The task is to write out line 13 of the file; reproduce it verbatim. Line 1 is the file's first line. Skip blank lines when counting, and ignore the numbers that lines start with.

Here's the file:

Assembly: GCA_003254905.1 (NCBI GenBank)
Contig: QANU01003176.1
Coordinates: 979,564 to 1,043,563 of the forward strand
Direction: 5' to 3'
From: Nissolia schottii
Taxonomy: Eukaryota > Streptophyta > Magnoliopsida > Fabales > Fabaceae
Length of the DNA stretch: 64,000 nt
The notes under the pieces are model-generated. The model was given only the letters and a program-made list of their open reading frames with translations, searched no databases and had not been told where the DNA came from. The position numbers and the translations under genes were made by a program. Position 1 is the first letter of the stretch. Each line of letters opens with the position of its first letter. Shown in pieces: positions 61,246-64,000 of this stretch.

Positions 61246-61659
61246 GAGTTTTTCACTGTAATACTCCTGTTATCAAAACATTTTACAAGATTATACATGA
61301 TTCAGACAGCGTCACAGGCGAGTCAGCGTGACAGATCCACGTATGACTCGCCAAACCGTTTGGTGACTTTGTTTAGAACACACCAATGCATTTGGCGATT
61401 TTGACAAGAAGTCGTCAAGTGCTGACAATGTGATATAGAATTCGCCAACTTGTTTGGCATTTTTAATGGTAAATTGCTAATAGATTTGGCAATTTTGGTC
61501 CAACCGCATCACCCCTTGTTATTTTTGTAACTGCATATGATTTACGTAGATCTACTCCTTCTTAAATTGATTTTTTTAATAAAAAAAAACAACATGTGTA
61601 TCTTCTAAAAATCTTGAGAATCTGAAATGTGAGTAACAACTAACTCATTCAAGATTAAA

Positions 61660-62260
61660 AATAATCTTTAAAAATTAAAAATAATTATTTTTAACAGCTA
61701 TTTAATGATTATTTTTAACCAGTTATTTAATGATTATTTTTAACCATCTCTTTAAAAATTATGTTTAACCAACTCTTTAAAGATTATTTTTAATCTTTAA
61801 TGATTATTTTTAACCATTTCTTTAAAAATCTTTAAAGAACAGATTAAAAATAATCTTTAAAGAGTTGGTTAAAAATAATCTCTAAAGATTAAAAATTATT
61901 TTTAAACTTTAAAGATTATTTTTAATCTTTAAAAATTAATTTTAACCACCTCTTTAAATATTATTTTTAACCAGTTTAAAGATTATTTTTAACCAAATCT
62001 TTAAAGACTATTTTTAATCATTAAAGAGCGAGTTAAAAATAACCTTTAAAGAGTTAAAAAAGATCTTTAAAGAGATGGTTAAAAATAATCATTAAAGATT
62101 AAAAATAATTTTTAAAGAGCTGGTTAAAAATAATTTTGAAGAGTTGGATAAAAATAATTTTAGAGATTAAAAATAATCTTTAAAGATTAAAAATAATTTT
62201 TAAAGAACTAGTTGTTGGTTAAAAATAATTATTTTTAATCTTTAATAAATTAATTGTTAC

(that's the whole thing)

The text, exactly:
61501 CAACCGCATCACCCCTTGTTATTTTTGTAACTGCATATGATTTACGTAGATCTACTCCTTCTTAAATTGATTTTTTTAATAAAAAAAAACAACATGTGTA